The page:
Field goal attempts in your average football game don’t generally span two-thirds of the field.
Then again, Austin Rehkow doesn’t generally appear on the Today Show, Good Morning America or ESPN.
When he lined up for a 67-yard kick at Albi Stadium in Spokane on Oct. 18, Rehkow knew he would need to clear the uprights in order for his team to tie Shadle Park in a battle of Greater Spokane League high schools. Nevermind that the NFL field goal record of 63 yards by Tom Dempsey of the New Orleans Saints had stood since 1970, Rehkow’s Central Valley squad trailed 55-52 with only two seconds left in regulation.
Austin Rehkow of Central Valley High School in Spokane Valley set a new Washington state record with a 67-yard field goal in a game against Shadle Park on Oct. 18.
Photo courtesy of Erik Smith.
“I just wanted an opportunity,” Rehkow said. “Was I 100-percent sure that I would make it? Not really.”
The wind was neutral when Rehkow sent the ball sailing through the autumn sky. The improbable kick cleared the goalpost by a foot or two, a surreal feat that left the Shadle Park sidelines stunned and sent Rehkow’s teammates leaping across the turf as though they had won the state championship.
“I just remember thinking, ‘Oh my gosh. Are you serious?’ said Freddie Rehkow, Austin’s dad, who was one of around 1,000 fans in attendance.
Central Valley would go on to win the game, 62-55. That evening, the kick was featured on ESPN Sportcenter’s Top 10 plays of the day. By the morning, the Today Show was calling. An interview with Good Morning America followed.
Rehkow is a member of the Belle Terre Ward in the Spokane East Stake.
“I was getting called out of class a lot for media interviews,” said Rehkow. “The most important thing to me was that we won the game.”
A member of the Belle Terre Ward in the Spokane East Stake, Rehkow said his gospel roots helped him maintain perspective throughout the national frenzy.
“Having the Church has definitely helped keep me humble,” he said. “It’s made me realize how blessed I am just to have the opportunity.”
Kim Rehkow, Austin’s mom, said giving talks on Sunday probably helped her son stay cool and collected when chatting with the press outlets from New York to L.A.
“We were impressed with how he did,” Kim said. “I think it’s good that the Church gave him that opportunity to speak. He was a little better prepared.”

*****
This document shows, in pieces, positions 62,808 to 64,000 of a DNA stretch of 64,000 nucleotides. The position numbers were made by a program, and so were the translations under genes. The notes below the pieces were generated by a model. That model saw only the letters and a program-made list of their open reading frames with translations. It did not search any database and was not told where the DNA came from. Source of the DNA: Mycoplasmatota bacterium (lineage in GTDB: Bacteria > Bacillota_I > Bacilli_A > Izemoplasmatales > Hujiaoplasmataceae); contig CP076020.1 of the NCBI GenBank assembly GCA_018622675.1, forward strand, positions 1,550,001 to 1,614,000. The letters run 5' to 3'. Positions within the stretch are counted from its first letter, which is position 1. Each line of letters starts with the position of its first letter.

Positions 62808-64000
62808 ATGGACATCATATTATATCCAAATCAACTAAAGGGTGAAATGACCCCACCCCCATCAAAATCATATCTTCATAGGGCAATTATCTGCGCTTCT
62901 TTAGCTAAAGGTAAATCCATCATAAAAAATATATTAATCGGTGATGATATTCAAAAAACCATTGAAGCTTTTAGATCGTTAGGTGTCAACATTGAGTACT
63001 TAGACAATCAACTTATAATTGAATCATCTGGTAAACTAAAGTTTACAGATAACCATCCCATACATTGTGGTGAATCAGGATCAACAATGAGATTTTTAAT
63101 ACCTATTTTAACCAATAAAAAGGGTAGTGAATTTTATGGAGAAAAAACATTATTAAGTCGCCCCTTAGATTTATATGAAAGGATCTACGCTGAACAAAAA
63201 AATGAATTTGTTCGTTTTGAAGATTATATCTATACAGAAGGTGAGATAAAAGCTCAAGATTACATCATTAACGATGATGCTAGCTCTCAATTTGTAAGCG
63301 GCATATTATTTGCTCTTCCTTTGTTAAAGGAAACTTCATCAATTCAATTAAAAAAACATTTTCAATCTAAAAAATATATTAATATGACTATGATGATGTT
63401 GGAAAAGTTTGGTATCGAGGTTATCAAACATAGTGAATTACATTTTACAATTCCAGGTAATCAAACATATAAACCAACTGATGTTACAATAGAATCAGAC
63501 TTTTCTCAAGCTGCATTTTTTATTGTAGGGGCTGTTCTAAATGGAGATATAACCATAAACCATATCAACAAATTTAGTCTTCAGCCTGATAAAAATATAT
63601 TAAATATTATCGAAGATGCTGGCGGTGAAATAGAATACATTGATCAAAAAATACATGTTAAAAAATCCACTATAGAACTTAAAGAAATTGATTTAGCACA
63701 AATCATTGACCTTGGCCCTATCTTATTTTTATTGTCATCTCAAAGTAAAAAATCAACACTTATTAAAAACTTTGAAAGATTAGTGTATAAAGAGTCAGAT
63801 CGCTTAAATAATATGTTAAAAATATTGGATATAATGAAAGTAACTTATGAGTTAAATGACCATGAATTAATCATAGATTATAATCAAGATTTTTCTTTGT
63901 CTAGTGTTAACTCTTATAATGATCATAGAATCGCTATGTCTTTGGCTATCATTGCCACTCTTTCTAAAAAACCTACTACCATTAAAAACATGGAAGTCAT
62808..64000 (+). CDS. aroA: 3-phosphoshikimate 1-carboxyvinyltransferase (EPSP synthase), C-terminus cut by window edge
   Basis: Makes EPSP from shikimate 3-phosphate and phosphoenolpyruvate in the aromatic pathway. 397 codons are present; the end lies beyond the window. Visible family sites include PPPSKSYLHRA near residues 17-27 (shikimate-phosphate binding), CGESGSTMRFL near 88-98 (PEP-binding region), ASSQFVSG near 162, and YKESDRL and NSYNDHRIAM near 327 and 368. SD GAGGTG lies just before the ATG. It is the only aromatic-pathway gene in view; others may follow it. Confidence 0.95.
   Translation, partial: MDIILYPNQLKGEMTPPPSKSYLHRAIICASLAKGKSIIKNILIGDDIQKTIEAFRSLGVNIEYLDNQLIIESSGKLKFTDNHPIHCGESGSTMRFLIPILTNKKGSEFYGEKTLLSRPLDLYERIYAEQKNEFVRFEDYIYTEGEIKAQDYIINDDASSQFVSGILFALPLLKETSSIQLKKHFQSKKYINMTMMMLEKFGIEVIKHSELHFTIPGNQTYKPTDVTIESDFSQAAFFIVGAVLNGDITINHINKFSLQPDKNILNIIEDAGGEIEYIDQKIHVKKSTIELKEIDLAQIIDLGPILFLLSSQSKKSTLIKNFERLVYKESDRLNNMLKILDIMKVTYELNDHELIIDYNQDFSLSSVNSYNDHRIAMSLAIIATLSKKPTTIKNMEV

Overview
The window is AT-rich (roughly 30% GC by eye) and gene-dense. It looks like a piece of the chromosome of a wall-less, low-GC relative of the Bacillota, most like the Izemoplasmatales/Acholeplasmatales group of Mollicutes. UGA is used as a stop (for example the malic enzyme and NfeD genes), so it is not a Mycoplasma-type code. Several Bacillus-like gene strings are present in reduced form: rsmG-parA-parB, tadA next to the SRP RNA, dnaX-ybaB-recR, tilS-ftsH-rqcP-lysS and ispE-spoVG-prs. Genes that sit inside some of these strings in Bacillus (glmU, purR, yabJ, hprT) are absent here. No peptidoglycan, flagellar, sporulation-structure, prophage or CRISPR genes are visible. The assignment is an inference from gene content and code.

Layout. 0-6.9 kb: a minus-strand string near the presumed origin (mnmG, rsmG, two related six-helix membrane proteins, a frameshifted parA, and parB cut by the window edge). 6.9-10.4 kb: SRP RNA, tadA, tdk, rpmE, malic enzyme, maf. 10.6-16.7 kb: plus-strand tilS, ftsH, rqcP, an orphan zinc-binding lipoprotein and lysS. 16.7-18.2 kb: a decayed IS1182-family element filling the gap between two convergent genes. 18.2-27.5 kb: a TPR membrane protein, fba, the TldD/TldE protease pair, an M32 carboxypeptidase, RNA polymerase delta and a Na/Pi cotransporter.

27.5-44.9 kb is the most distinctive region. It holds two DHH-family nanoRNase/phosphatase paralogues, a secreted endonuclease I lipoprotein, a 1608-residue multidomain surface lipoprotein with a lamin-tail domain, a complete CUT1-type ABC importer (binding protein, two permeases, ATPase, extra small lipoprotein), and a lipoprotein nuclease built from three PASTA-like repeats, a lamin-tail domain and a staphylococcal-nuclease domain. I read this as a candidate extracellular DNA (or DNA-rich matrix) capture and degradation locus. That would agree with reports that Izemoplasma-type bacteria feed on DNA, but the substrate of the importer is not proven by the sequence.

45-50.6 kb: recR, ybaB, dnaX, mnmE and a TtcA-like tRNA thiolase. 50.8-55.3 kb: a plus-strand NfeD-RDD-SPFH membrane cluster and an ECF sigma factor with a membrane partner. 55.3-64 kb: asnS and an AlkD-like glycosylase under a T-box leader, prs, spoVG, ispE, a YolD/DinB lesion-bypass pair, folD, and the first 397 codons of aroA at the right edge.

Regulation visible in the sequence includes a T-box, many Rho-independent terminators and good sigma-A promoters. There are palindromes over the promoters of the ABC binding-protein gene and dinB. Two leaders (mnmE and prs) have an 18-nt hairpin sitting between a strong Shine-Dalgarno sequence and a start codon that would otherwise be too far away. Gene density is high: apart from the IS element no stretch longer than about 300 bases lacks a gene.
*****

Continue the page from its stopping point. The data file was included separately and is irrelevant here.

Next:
In the history of organized football, Rehkow’s kick now ranks third on the all-time list. A field goal by Ove Johansson of Abilene Christian University traveled two yards farther in 1976. Dirk Borgognone of Reno set the national high school record of 68 yards in 1985. Rehkow’s boot broke the old Washington state mark of 62 yards.
Despite the autograph requests and newspaper clippings, Freddie said his son has remained the same down-to-earth kid he was before the kick.
“He’s always known that team accomplishments are more important that personal accomplishments,” Freddie said. “He’s been giving credit to his teammates.”
An all-league basketball player, Rehkow was part of a Central Valley team that placed second at the state tournament in Tacoma last season.
Kim said Austin is well aware that being featured in USA Today does not mean skipping out on household chores.
“He’s still the typical teenager,” Kim said. “He realizes that he needs the entire team to achieve his success.”
With a background in soccer, Rehkow initially turned out for football thinking he could be a successful kicker. Before the record field goal, he hit a 60-yarder in practice, but 56 yards had been his best in a game. The week of the Shadle Park game, he practiced half-a-dozen kicks at 67 yards but missed on each attempt.
Prior to the most talked about three points in the nation` this season, Rehkow had only heard from Eastern Washington University about the possibility of playing college football. That changed after the Shadle Park game. BYU, Oregon, Washington State and Idaho have all called since. Rehkow does know one thing for sure about life after high school – it will involve a two-year LDS mission.
“A mission is a priority for me,” he said.
As for his prospects of kicking on the NCAA or even the NFL level, Rehkow said his plans are “just to continue working to be the best kicker I can be.”
In addition to a league-best 10 field goals this year (including kicks of 56 and 54 yards), Rekhow led the GSL in punting, with an average of 48 yards. Along the way, he paced the team in catches as a wide receiver and played free safety on defense for part of the season. Central Valley finished 8-2 for the year.
Of all the news that surrounded Rehkow’s astounding achievement, one interesting footnote went unpublicized. While the senior regularly attends early morning LDS seminary on school days, he had bypassed the 6:30 a.m. class on game days during the football season – until the game on Oct. 18.
“I think it might have had something to do with it,” he said.
With football now over, Rehkow is concentrating on basketball. Last year, he was an all-league guard on a team that placed second in the state tournament. As usual, academics remain a priority for the honors student. He maintains a 3.95 grade point average and is enrolled in AP calculus.
While the clamor surrounding the colossal kick has died down over the past few weeks, Rehkow says the topic still emerges in the occasional conversation at school.
“Sometimes a friend will bring up some accomplishment and jokingly I’ll say ‘Oh yeah, well I kicked a 67-yard field goal,'” Rehkow says with a laugh. “But really, it’s not something I’m clinging to. I know I’m extremely blessed.”